New leadership is elected
by Gail Strange | Presbyterian News Service
LOUISVILLE – Members of the National Black Presbyterian Caucus (NBPC) gathered in Detroit on July 13–15 for the 43rd biennial convention. The event offered something for everyone but made sure to offer topics of interest to youth and young adults. The convention provided an opportunity for NBPC members to meet with the Rev. Dr. J. Herbert Nelson, II, Stated Clerk for the Presbyterian Church (U.S.A.), and Co-Moderator T. Denise Anderson.
NBPC members also elected the Rev. Thomas Priest Jr. president of the caucus. Sterling Morse, coordinator for African American Intercultural Congregational Support, said, “As his former pastor, I have witnessed Thomas’ spiritual growth and passion for ministry. His engineering background, the ability to think clearly and make decisions, will be a critical asset in leading NBPC toward the future.”
The Rev. Eric Chavis was elected treasurer of the organization.
The group also presented awards to several outstanding Presbyterians. The Lucy Craft Laney Award, named after an educator who organized a school for African Americans in the basement of Georgia’s Christ Presbyterian Church in 1883, honors “individuals who refuse to be defined by the limiting constraints imposed by others.” National Black Presbyterian Women (NBPW), a partner organization of the NBPC, awards the Lucy Craft Laney Award.
This award went to Drs. Katherine Johnson and Christine Darden. Johnson was a NASA mathematician and aerospace technologist from 1953–1986. Her computations have influenced every major space program from the Mercury launches through the Space Shuttle program.
Darden was also a mathematician, data analyst and aeronautical engineer. During her 40 years at NASA, she researched sonic booms and supersonic flight. The movie Hidden Figures tells the story of Johnson’s and Darden’s careers at NASA’s Langley Research Center. Both women are active Presbyterians.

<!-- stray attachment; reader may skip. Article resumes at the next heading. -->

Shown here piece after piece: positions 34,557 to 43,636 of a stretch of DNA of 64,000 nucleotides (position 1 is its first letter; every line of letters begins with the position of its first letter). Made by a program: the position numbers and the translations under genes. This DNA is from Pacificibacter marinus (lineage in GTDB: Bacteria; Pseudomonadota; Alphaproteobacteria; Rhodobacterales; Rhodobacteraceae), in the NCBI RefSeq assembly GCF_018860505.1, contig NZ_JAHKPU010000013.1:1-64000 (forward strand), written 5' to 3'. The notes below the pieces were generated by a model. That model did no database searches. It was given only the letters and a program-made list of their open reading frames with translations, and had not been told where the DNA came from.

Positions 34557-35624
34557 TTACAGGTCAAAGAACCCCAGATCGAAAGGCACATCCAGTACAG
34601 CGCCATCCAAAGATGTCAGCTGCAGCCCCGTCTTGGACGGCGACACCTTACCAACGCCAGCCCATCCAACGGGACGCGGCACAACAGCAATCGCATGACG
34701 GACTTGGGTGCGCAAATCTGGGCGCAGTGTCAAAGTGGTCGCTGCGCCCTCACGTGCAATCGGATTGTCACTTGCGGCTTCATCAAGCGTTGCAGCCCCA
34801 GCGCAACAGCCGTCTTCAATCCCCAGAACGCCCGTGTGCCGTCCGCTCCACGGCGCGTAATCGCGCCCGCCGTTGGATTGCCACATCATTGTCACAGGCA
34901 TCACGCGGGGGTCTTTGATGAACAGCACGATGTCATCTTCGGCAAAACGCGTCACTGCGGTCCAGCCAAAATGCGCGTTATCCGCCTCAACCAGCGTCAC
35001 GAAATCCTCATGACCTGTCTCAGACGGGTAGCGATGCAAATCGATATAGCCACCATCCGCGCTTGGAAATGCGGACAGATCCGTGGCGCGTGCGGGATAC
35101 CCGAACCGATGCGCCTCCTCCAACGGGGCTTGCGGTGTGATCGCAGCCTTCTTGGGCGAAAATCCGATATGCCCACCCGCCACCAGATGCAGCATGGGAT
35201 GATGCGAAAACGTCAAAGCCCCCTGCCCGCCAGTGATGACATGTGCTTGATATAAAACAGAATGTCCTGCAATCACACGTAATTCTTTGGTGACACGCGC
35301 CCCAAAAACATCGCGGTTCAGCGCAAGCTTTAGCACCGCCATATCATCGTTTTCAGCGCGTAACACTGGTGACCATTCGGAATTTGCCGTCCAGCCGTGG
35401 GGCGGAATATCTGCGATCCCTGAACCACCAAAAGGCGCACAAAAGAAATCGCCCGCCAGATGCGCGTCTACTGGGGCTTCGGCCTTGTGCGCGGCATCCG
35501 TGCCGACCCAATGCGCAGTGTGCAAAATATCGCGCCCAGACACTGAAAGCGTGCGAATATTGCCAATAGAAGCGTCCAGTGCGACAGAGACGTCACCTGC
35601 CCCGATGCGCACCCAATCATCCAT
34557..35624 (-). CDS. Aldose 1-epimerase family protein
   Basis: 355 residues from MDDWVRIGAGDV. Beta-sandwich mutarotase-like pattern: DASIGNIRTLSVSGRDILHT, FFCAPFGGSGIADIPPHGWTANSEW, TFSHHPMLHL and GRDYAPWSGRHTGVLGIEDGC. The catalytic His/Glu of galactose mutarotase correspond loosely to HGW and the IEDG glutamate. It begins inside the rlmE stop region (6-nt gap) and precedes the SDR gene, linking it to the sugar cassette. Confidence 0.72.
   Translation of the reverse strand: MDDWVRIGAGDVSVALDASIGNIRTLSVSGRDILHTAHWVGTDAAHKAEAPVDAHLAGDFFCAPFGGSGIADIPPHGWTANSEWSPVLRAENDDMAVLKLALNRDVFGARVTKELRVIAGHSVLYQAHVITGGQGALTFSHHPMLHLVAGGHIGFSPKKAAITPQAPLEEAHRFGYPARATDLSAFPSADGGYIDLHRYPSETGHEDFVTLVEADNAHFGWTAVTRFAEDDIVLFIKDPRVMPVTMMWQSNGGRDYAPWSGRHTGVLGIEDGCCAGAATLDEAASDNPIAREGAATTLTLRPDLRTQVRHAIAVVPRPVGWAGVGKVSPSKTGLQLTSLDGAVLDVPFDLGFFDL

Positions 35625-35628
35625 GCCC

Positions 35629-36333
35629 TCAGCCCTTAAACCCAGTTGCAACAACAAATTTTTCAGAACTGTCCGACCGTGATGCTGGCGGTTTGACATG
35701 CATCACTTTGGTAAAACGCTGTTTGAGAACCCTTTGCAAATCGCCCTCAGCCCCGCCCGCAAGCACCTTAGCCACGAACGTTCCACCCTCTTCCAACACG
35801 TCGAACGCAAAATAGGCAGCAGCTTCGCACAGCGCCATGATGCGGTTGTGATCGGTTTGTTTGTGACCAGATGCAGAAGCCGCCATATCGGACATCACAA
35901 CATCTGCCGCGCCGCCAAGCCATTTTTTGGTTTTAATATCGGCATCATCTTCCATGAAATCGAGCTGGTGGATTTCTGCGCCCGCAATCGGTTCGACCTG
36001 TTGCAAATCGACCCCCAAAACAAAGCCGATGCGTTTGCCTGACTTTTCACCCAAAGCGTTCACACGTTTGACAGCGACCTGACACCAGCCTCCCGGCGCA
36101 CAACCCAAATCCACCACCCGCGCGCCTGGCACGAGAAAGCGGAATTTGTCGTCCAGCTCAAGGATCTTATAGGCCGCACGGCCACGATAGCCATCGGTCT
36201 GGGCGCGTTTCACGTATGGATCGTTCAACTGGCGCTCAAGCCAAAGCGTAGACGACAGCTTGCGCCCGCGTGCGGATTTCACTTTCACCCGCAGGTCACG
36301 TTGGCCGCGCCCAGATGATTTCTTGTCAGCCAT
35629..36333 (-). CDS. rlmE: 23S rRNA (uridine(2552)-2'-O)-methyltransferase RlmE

Akilah Hyrams and Elder Virginia Barnes received the Maria Fearing Award, which recognizes individuals who have overcome insurmountable odds and challenges to achieve their goals. Hyrams, who most recently served 10 months in the Philippines as a Young Adult Volunteer for the PC(USA), is currently training to be a primary care physician with a focus on underserved communities.
Other award recipients included the Rev. Dr. James Foster Reese, an ordained Presbyterian minister for 65 years, who received the Drum Major for Justice Award, which recognizes individuals for their display of commitment to the biblical principles of justice; the Rev. Bernice Warren of Chester, Pennsylvania, longtime leader of Chester Eastside Ministries, who received the Innovation in Ministry Award, which honors innovators in ministry who lead by example with a caring heart, imagination and persistence; and the Rev. Dr. Arlene Gordon, retired executive presbyter for the Tropical Florida Presbytery, who received the Edler G. Hawkins Award, which was named for the first black person elected as moderator of the United Presbyterian Church.
The group also left their mark on Detroit by participating in a mission/service project. Caucus members, along with others in their congregations and service organizations, provided items such as soap, deodorant, toothpaste and toothbrushes to Fort Street Presbyterian Church’s Open Door Ministry. The ministry serves nearly 200 people per week, and director John Glover said the hygiene items from the NBPC were very much appreciated. “We couldn’t do what we do without these donations,” he said.
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